SIOUX FALLS, S.D. (KSFY) - A heated discussion over the approval of a $50 million mixed-use parking ramp development led to one Sioux Falls City Council member walking out during the vote.
The 13-story building would include more than 500 public parking spaces, 120 hotel rooms and nearly 40,000 square feet of commercial space. The entire project would cost $50 million. Thirty million dollars would come from a private investment and the remaining $20.6 million would come from user fees, which are parking fees in Downtown Sioux Falls.
The Sioux Falls City Council voted 6-1 Tuesday night on two separate items pertaining to the mixed-use project. The first was to approve the use of sales tax bonds and the other approved a partnership with Legacy Development to oversee the project.
Before votes were cast, the council heard input from the public. After nearly an hour, Huether opted to end the input which drew a lot of criticism. Councilor Pat Starr requested more time from the Mayor to allow for discussion. That was denied. During the first of two votes, Starr left the room.
Now, Councilor Starr is calling on Mayor Mike Huether and Council-Chair Rick Kiley to apologize to citizens.
In a statement to KSFY News, Wednesday afternoon, Starr writes:
"During the public’s one and only opportunity to offer input to the City Council on this project Mayor Mike Huether, with the consent of Council Chair Rick Kiley, abruptly halted public testimony and said that it was over. I did request that the Mayor reconsider his and Councilor Kiley’s decision but was told we had heard enough.
"I could not in good conscience sit in the room with the public silenced and stopped from being heard by their elected officials. We are elected to office to listen to our citizens and to use this information to act on their behalf to the best of our ability. Three weeks ago the Huether administration dropped a done deal on the Council and the citizens of
Sioux Falls claiming this scheme has been discussed for many years. In fact, this was the first time the Council had a chance to publicly review and question the program.
The people were shut off access to their elected officials. These officials are charged with spending their tax money.
Through mayoral control of and City Council leadership rules, this was the 1st chance for the public to be part of the decision-making process. They were insulted and told their input was not needed and certainly not valuable.
If the citizens can’t be heard by the Council, then why should my voice be heard or my sacred vote be cast, if the citizen’s voice is shutoff? How do we as elected officials truly represent the people?
At this time I offer my sincere apology to those residents who appeared at the Council meeting [Tuesday] night and were not allowed to speak. I value your opinions and wish that you could have been heard. With that being said, I am calling upon Mayor Huether and Council Chair Kiley to also apologize to those citizens wronged and to pledge it will not happen again."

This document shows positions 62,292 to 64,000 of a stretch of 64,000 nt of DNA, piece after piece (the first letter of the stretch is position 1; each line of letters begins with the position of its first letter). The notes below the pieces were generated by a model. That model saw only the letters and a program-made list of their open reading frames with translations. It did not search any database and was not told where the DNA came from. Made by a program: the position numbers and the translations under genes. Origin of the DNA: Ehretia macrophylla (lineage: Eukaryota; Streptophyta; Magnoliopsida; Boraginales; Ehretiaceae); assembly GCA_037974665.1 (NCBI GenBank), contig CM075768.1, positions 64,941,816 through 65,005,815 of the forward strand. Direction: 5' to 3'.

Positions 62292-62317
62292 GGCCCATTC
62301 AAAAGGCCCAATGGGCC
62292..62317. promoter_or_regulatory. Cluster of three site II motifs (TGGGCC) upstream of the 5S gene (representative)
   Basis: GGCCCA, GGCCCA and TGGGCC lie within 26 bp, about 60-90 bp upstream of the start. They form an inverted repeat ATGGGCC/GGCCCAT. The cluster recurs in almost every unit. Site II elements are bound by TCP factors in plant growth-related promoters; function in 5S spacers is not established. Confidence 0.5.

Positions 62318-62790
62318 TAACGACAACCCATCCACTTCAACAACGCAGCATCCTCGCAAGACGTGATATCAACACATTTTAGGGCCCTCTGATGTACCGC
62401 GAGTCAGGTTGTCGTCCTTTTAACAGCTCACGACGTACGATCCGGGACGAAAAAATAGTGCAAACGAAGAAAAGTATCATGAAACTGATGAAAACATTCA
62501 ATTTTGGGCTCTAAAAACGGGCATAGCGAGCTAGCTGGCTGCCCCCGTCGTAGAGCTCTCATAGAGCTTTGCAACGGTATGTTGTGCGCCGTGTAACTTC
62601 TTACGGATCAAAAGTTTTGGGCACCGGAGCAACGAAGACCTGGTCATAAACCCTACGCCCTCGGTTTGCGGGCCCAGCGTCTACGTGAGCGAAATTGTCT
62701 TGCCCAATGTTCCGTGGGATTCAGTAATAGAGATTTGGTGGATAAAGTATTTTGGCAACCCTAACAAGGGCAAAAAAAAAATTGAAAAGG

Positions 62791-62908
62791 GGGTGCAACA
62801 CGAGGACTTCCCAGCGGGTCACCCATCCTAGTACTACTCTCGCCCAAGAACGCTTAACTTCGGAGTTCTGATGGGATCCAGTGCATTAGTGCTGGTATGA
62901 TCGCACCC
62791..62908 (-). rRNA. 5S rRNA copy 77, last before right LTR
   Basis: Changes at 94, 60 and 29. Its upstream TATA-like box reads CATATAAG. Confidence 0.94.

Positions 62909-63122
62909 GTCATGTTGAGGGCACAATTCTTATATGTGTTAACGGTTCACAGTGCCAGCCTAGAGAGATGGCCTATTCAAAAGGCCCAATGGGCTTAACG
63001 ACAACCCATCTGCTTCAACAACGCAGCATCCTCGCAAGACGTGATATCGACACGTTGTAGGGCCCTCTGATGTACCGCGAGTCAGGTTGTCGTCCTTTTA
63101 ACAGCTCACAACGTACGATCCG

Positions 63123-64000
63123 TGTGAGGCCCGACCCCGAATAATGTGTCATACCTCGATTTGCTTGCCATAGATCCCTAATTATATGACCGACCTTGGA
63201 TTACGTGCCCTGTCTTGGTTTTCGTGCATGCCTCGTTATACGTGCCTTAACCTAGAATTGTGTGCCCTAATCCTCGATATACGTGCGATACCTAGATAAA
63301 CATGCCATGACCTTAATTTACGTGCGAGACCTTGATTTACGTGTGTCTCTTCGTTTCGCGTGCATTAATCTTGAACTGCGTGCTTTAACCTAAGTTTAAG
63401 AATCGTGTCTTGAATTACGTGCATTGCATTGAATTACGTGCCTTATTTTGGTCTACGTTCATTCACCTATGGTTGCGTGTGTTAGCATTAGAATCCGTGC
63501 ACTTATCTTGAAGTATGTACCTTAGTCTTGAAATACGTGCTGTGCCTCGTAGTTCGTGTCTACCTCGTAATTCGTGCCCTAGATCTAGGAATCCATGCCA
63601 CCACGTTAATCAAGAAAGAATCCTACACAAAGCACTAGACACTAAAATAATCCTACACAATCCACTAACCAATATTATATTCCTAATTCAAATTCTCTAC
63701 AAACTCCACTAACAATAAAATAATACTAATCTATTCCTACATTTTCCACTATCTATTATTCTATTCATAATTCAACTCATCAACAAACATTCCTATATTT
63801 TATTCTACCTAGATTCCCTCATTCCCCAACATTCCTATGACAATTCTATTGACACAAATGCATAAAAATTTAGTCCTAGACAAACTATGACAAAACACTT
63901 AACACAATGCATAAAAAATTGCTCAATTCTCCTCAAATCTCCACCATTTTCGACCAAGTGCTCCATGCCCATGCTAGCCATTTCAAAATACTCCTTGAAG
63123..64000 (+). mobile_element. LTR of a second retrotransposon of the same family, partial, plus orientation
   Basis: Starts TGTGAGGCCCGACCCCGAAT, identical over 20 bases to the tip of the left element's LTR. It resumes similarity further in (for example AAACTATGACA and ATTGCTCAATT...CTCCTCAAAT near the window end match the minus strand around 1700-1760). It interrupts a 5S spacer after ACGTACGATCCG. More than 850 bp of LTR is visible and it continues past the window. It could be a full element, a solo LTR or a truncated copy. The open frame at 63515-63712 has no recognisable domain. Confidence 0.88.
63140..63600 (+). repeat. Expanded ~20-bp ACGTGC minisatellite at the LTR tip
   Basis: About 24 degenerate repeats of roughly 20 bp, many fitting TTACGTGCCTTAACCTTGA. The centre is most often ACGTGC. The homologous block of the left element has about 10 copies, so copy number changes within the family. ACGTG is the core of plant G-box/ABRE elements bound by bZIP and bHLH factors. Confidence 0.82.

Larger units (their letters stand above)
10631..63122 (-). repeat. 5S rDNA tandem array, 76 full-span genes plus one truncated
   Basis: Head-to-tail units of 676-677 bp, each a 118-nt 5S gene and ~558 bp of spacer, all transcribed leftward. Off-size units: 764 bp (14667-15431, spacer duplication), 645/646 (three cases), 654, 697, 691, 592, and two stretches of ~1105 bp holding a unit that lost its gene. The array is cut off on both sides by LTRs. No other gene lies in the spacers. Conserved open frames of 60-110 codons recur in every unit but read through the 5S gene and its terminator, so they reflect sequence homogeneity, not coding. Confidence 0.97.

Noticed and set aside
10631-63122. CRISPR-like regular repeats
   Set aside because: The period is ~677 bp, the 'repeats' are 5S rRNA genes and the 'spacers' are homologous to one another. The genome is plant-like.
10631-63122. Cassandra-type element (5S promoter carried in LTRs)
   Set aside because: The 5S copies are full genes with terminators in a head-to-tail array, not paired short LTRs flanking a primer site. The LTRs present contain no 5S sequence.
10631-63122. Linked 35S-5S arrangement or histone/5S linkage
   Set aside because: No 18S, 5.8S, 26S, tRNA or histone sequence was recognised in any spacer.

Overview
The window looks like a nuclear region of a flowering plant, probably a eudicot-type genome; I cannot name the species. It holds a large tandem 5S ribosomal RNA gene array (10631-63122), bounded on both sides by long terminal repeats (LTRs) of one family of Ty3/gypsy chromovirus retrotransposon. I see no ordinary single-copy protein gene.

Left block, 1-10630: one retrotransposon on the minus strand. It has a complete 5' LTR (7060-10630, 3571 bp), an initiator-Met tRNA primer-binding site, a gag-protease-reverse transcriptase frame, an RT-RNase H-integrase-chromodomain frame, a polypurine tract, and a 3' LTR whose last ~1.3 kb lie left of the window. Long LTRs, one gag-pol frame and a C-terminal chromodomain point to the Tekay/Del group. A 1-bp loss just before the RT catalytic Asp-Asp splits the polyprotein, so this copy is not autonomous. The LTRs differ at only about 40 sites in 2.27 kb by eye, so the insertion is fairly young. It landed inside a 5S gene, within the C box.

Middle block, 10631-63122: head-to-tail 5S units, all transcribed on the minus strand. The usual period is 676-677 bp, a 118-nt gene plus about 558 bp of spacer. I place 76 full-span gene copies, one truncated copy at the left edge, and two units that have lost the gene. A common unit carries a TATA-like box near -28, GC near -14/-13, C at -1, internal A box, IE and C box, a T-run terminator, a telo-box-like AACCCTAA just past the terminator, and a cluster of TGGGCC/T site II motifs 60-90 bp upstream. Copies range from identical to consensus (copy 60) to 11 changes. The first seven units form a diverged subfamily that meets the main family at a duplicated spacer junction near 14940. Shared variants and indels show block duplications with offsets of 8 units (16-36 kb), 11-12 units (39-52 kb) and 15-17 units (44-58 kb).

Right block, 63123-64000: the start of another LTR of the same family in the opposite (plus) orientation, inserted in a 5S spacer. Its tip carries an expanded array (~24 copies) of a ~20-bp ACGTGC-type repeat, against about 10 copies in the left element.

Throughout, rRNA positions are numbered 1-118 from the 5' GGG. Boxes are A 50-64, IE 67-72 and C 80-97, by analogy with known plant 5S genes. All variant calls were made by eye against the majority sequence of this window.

In response, Mayor Huether said:
"I have followed similar protocols and approaches over the last eight years as we discuss important topics just like the one we covered last night. The City Council, City of Sioux Falls employees and I engaged the public in a very strong fashion before the meeting and also during last night’s meeting. A bevy of reasons for or against the proposed ordinance were relayed by the public and then reinforced by me prior to handing it over to the City Council for further discussion, debate and yes, vote.
The reality is that the citizens, the City of Sioux Falls employees, the City Council and the Mayor did their part, however, one City Councilor, elected to serve the public even when not everyone agrees, did not fulfill his role which certainly proved disappointing, disheartening and embarrassing to his peers, our citizens and I."
Council-Chair Kiley sent us the following statement in response:
"Councilor Starr requesting an apology is really just a concerted effort by him to deflect responsibility for this public spectacle, and failing to uphold a Councilor's basic responsibility to represent his/her constituents by voting yes or no on challenging issues."
"It is unfortunate that Councilor Starr elected to leave the Chambers last evening. Once he left Chambers he was no longer in a position to represent the citizens that elected him to represent them and to make the hard decisions required of a Council member."
"Councilor Starr could have appealed the Mayor's decision by making a motion to override the chair which he has successfully done in the past. Why he decided to avoid voting instead is beyond me."
"I want to emphasize that public input was taken on all six of the
remaining items associated with the mixed use parking ramp project. It is unfortunate that Councilor Starr was absent for this additional public input."
"It is a dangerous precedent to not make the hard vote. It is my hope Councilor Starr will elect to exercise a greater degree of professionalism in the future."